These classifications of land forms are according to their shape and not to their areas. Thus it will be seen that yet other pertinent descriptions of land may be defined. Land can be said to have "length", which would be from the water-divide on the main ridge to the stream course below. This length-of-land may be as "short" as half a kilometre (one quarter of a mile), or "medium" as one to two kilometres (one half mile to a mile), or "long". "Long" or long-slope country may range up to several kilometres (some miles) from the top of the main ridge to the stream course below it. Coupled with the length of land, slope of land may be designated. This land-slope again relates to the main ridge and to the stream course below it.

2. Location of "Keylioes"

Reference has been made already to the two slopes of a primary valley: from the higher slope of the main ridge, the primary valley forms with a first slope which may be short in respect to the full length of the primary valley. This first slope of a primary valley is

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steeper in relation to the second longer and flatter valley slope. The Keypoint of the valley is the point of change in the two slopes of the primary valley, and a contour line from this point and in both directions within the valley is the Keyline of the valley. It is worth emphasising that the Keyline does not extend onto the ridge at all, A Keyline only exists as a feature of a primary valley.

The name Keyline, coined to describe this contour line, bas also been given to this fnll system of land development.

A primary valley, bounded by the portion of the water divide of the main ridge above it and by the water-divides of the primary ridges on either side of it, is the primary, the smallest, or the first catchment area. Likewise the valley or the drainage area of a small creek would be bounded by the water divides on the main ridges on either side of it, and by the portion of the upper main ridge which is joined by these two. These distinctive drainage areas progress in size until they eventually embrace the complete water-shed of the largest river systems to which all the waters flow.

Now while it is customary to classify, plan and develop great tracts of land for Governmental purposes according to these drainage areas of the larger river systems, this should not apply to smaller developments. The subdivision, the planning and the development of land for the individual farming and grazing holding should not be according to their lesser drainage areas. For instance in the development of farm water resources it is often of great advantage to inter-connect the smaller drainage basins by diverting run-off rainfall from one such drainage area for storage in another one. Similarly, in the working of land with cultivating and harvesting machinery, water-divides are often crossed over. Therefore the more suitable boundaries for both general working and for maximum development are those of the water courses themselves.

a) The rising relationship of Keylines

The above fact may be further illustrated by considering the water position in two separate areas. In the first instance, all or several primary valleys falling from the one main ridge to the creek below may be contained on a property where, while the rainfall is in the order of 500 to 1000 mm (20 to 40 inches) per annum, there exists at frequent times both intermittent water shortage, and later on, considerable rainfall run-off.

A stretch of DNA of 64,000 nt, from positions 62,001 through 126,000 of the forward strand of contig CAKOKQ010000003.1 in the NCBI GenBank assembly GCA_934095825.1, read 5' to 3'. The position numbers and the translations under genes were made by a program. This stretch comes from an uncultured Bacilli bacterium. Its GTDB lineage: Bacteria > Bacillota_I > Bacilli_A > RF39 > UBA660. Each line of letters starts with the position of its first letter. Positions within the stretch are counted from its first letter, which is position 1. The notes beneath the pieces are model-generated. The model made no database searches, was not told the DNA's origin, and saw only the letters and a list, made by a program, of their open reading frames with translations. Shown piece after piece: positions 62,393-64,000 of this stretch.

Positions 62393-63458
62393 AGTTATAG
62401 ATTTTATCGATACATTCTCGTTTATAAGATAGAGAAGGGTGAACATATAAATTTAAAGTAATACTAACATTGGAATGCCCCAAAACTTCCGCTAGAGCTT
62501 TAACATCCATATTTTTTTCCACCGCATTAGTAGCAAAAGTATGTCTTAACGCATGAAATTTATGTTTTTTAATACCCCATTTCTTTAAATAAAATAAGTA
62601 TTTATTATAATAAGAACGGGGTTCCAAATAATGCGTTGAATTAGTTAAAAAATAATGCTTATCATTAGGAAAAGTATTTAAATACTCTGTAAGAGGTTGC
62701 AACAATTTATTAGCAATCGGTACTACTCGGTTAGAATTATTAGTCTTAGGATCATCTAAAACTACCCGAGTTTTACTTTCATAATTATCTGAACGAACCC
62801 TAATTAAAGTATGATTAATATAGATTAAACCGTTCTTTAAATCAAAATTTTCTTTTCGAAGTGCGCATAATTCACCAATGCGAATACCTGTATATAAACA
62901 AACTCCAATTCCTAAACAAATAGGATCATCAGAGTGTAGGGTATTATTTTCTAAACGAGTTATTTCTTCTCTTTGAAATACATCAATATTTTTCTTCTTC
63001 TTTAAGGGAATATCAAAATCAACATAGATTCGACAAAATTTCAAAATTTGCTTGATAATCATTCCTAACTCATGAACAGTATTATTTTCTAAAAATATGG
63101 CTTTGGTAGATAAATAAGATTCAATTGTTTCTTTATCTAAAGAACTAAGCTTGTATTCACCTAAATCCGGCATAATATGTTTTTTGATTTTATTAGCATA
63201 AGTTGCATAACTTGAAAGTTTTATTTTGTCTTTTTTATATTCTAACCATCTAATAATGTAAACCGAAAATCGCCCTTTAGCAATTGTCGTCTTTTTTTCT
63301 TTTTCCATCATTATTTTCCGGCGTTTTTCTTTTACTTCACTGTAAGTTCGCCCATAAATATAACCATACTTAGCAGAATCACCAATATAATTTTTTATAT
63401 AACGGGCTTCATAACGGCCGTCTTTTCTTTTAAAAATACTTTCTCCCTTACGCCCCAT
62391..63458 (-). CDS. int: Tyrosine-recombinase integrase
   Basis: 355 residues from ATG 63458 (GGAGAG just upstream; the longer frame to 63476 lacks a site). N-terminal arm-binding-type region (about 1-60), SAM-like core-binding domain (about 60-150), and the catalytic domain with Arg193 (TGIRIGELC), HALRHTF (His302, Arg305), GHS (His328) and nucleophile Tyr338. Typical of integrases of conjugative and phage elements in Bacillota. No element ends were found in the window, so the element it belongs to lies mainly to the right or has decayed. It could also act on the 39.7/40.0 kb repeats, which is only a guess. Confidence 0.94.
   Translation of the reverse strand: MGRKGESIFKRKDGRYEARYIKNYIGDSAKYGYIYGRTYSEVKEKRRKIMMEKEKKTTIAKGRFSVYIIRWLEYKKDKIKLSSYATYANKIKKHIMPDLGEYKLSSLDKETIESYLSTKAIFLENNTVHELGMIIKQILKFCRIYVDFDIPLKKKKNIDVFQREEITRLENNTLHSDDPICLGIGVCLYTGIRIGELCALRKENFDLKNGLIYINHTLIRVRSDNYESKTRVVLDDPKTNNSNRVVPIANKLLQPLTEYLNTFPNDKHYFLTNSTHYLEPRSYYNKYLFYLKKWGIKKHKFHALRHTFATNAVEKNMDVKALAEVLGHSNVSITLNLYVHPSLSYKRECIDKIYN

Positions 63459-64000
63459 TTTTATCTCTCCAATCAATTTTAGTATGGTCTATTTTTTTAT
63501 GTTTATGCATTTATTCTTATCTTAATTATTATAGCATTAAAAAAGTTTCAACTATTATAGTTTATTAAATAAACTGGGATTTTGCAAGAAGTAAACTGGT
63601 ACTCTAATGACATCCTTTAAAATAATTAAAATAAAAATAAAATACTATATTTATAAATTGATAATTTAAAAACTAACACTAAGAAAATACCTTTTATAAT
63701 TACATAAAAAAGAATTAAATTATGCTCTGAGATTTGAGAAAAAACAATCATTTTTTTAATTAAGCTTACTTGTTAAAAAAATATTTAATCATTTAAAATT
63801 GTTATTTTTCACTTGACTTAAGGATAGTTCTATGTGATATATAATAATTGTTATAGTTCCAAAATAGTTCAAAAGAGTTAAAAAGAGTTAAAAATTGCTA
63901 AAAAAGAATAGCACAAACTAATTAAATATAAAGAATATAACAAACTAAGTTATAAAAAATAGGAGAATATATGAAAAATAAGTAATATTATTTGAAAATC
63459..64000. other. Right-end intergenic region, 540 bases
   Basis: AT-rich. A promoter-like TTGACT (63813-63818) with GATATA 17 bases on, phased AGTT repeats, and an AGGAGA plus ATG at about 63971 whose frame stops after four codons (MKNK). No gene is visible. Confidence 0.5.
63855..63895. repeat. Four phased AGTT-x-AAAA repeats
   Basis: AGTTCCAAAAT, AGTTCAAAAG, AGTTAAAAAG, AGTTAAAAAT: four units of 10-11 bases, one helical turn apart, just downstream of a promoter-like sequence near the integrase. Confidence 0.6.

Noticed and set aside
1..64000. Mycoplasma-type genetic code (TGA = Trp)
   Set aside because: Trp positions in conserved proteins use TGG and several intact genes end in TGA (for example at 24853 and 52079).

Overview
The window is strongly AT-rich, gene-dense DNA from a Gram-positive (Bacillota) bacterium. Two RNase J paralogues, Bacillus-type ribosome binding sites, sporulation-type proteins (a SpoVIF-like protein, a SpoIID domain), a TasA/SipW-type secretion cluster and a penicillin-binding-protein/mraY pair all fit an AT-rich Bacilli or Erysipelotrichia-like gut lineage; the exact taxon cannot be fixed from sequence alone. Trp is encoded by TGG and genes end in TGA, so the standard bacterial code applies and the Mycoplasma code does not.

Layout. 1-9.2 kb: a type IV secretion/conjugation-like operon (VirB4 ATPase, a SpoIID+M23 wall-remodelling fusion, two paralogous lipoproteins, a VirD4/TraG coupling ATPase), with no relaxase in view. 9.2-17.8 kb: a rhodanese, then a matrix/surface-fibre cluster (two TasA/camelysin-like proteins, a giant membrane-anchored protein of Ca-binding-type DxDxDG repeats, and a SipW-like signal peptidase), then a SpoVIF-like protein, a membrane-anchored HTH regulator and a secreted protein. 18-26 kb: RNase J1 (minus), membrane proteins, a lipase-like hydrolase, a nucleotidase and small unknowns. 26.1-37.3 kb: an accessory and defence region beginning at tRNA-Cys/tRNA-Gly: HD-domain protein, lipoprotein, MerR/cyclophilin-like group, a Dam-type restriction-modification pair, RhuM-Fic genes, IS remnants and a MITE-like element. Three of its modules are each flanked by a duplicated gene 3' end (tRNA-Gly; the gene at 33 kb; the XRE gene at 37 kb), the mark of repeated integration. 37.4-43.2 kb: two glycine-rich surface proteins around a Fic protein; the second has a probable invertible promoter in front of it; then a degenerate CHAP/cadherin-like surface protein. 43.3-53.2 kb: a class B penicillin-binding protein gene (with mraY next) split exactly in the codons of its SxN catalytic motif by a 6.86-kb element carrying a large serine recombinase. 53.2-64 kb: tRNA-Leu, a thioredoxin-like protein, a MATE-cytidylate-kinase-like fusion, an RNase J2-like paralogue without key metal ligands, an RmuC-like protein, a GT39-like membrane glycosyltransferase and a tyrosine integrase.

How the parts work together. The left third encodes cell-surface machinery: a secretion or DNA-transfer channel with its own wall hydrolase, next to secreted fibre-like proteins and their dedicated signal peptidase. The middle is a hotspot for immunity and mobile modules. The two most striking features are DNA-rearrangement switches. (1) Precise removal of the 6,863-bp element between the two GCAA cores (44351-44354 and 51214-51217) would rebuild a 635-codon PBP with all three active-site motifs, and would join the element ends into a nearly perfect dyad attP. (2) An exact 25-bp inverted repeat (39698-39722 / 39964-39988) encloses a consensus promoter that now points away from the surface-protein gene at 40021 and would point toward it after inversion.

Primary valleys on undulating land contain suitable sites for water storage but these sites may not have satisfactory natural catchment areas. Water may be diverted from one or several primary valleys to fill a dam constructed to receive the water.

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The highest site for a storage dam in a primary valley of good shape for this purpose is just below the Keyline of the valley, where the wall for the dam would cause the water line of the dam to coincide with the Keyline of the valley. These may be called Keypoint dams.

The Keypoints of a series of primary valleys along one side of a main ridge have a rising relationship one to the other as the main ridge rises from its start at the junction of two water courses. The Keylines of such a series of primary valley will also have the same rising relationship.

Some of these valleys may be suitable for Keypoint water storage and these dams may be inter-connected by channels. The channels will divert run-off water sideways across the landscape and as each dam fills the overflow continues along the channel to fill other dams in the series.

The Keylines of the primary valleys may not, on the other hand, be suitable as dam sites, but the same type of inter-connected series of dams may be suitably placed at a somewhat lower level. As long as the channel connecting the series of dams has a gradient which follows the fall of the land at a lesser grade than that of the stream course, the succession of darns will generally have progressively more land below them which may be irrigated by gravity flow.

As a general rule, the direction of the flow of diverted water on farms and grazing properties should follow the general fall of the land. This direction is clearly shown by the fall of the water course below.

In a second instance of water diversion from the one catchment through other catchments on a farm occurs when considerable water from run-off rainfall enters the land via a small creek. There may be a good darn site near the entry of this water to the property, and yet there may be even more water available than the storage near the creek's entrance will hold. This water may then be diverted through a whole series of primary valleys for filling storages constructed only in those valleys where there are suitable sites for dams. An example on these lines is also illustrated on the aerial photograph of "Yobarnie" Plate 2 and in the plan of the property in Figures 3 and 4.